Wash broccoli just before using. Peel away the outer layer of the stems because these are woody. Use as much of the stems as you like; they contain fewer nutrients than the florets anyway. Steaming is the best way to cook broccoli because many nutrients are lost when it's boiled. Preventing broccoli's unpleasant odor is easy -- don't use an aluminum pan and don't overcook it. Steam only until crisp-tender, while stalks are still bright green; five minutes is plenty.

Try this trick: Make one or two cuts through the stems before cooking. This helps the stems cook as fast as the tops. Or dice and steam with the rest of the broccoli. Cool and toss into a salad to boost the fiber.

Broccoli florets can boost the nutrition, flavor, and color of any stir-fry dish. Raw broccoli tossed into salads boosts the nutrition of a midday meal. Served raw, broccoli is a great finger food. Children love it this way, perhaps because the flavor isn't as strong, or maybe just because it's fun.

However you serve broccoli, you'll be getting a boost of nutrition from this nutrient-packed vegetable. Keep reading to learn more about the great health benefits of broccoli.

Want more information about broccoli? Try:

Health Benefits of Broccoli

For years, parents have been right: Eating your broccoli is a good idea. This hearty, tasty vegetable is rich in dozens of nutrients. In fact, it packs the most nutritional punch of any vegetable.

Health Benefits of Broccoli

Italian Broccoli with Tomatoes
Broccoli is the centerpiece of the
Italian Broccoli with Tomatoes recipe.

Broccoli's noteworthy nutrients include vitamin C, vitamin A (mostly as beta-carotene), folic acid, calcium, and fiber. While the calcium content of one serving doesn't equal that of a glass of milk, broccoli is an important calcium source for those who don't consume dairy products. Calcium does more than build strong bones. Research shows that this mineral may play a role in the control of high blood pressure, and it may work to prevent colon cancer.

Beta-carotene and vitamin C are important antioxidants that have been linked to a reduced risk of numerous conditions, including cataracts, heart disease, and several cancers.

Broccoli is a fiber find. Not only is it a rich source, but half of its fiber is insoluble and half is soluble, helping to meet your needs for both types of fiber. But the story doesn't end with broccoli's rich array of nutrients. Broccoli provides a health bonus in the form of protective substances that may shield you from disease. Botanically, broccoli belongs to the cabbage family, collectively known as cruciferous vegetables.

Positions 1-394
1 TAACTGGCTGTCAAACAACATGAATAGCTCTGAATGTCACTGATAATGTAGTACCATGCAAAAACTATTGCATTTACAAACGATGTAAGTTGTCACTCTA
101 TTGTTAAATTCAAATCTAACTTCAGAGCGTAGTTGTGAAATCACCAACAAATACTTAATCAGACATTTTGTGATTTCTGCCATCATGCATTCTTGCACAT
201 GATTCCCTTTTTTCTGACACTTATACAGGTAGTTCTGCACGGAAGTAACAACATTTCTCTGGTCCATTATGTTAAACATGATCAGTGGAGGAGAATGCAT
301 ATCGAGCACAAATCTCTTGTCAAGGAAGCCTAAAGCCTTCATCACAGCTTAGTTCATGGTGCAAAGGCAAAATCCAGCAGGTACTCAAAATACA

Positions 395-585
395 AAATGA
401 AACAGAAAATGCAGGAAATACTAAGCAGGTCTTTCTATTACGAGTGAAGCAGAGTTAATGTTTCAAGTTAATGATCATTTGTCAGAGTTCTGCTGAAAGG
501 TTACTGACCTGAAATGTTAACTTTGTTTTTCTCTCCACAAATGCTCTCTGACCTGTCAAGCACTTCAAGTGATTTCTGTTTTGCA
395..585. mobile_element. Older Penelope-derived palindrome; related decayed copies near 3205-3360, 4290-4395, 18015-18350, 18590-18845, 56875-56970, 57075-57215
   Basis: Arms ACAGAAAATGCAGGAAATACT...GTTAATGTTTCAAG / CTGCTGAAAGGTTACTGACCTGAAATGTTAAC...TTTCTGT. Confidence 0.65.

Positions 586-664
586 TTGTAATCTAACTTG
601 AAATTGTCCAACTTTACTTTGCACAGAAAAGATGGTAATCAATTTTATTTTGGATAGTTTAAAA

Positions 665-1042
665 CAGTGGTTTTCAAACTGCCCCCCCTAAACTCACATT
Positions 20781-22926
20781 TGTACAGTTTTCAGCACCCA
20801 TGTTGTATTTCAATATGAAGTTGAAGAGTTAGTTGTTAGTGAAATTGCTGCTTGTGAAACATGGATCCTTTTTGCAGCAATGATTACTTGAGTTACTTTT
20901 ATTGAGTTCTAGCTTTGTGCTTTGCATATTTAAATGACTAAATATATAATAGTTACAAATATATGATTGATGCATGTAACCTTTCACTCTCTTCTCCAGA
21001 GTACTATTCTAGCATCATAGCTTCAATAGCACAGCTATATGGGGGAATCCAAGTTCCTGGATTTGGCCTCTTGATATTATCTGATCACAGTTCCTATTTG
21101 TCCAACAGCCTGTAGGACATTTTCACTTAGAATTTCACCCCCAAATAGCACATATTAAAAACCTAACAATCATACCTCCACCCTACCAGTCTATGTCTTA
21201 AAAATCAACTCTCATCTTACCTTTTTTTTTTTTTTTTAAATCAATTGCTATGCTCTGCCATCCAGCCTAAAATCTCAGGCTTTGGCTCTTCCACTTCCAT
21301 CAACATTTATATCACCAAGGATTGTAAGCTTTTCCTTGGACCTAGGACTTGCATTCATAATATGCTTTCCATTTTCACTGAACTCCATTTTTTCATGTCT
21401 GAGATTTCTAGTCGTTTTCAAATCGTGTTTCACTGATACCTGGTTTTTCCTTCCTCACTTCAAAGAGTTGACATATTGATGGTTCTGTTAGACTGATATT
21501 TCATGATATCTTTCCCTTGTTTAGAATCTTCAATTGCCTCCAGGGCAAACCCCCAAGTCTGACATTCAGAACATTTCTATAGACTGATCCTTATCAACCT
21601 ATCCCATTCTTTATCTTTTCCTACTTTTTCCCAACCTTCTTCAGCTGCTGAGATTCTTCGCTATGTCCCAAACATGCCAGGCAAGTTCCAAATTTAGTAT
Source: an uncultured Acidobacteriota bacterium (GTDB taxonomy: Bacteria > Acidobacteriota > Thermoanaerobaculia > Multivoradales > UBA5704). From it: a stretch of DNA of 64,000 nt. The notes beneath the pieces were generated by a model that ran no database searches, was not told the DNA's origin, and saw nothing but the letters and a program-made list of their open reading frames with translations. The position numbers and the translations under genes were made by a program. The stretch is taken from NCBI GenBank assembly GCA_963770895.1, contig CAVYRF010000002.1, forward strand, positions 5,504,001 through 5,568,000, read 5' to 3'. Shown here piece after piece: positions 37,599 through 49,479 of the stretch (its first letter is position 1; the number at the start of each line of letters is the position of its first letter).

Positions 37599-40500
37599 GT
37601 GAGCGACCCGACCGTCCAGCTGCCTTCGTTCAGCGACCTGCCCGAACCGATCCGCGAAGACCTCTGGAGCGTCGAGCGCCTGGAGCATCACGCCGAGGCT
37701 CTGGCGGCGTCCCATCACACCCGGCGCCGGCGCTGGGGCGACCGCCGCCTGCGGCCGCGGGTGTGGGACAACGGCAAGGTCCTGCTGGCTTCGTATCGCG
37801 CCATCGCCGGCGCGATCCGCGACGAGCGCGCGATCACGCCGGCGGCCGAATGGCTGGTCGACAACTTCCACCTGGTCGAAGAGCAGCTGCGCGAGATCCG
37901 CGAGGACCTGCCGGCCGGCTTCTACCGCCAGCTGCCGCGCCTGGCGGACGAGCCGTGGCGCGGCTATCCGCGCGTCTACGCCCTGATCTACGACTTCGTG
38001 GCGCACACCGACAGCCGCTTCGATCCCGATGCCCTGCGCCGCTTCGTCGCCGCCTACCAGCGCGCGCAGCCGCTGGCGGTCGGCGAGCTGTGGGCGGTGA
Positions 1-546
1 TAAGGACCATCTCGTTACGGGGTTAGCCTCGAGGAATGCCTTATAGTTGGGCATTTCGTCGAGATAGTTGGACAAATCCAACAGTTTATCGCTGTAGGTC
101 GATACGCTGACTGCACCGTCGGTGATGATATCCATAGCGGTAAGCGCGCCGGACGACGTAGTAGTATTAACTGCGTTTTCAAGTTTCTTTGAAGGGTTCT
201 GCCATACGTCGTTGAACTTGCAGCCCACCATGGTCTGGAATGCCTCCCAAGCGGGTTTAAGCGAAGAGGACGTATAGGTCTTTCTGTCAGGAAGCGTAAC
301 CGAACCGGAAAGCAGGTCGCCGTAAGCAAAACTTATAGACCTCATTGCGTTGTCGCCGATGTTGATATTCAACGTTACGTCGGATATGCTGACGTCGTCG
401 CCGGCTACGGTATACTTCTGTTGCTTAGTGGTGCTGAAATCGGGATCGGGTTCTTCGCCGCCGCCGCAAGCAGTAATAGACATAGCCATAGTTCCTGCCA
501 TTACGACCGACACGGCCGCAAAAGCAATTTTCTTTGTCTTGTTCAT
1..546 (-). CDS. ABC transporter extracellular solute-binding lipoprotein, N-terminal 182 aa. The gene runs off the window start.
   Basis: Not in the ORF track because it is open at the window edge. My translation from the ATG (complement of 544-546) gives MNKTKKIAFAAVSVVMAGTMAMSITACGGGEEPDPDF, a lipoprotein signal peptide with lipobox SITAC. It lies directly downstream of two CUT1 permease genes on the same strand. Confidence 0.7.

Health organizations have singled out cruciferous vegetables as must-have foods, recommending we eat them several times a week. Why? They are linked to lower rates of cancer. Like all cruciferous vegetables, broccoli naturally contains two important phytochemicals -- indoles and isothiocyanates. Researchers at Johns Hopkins University School of Medicine in Baltimore isolated from broccoli an isothiocyanate, called sulforaphane, that increases the activity of a group of enzymes in our bodies that squelch cancer-causing agents

Nutritional Values of Fresh and Cooked Broccoli
Serving Size: 1/2 cup chopped
Calories 27
Fat <1 g
Saturated Fat 0 g
Cholesterol 0 mg
Carbohydrate 6 g
Protein 2 g
Dietary Fiber 2 g
Sodium
32 mg
Vitamin A 1207 IU
Vitamin C 49 mg
Riboflavin <1 mg
Vitamin B6 <1 mg
Folic Acid 84 micrograms
Calcium 31 mg
Iron 1 mg
Magnesium
16 mg
Manganese <1 mg
Carotenoids 1,567 micrograms

Want more information about broccoli? Try:
  • Broccoli Recipes: Check out dozens of recipes featuring this tasty vegetable.
  • Nutrition: Find out how broccoli fits in with your nutrition plans.
  • Vegetable Gardens: Grow a full harvest of great vegetables this year.
  • Gardening: We answer your questions about all things that come from the garden.
This information is solely for informational purposes. IT IS NOT INTENDED TO PROVIDE MEDICAL ADVICE. Neither the Editors of Consumer Guide (R), Publications International, Ltd., the author nor publisher take responsibility for any possible consequences from any treatment, procedure, exercise, dietary modification, action or application of medication which results from reading or following the information contained in this information. The publication of this information does not constitute the practice of medicine, and this information does not replace the advice of your physician or other health care provider. Before undertaking any course of treatment, the reader must seek the advice of their physician or other health care provider.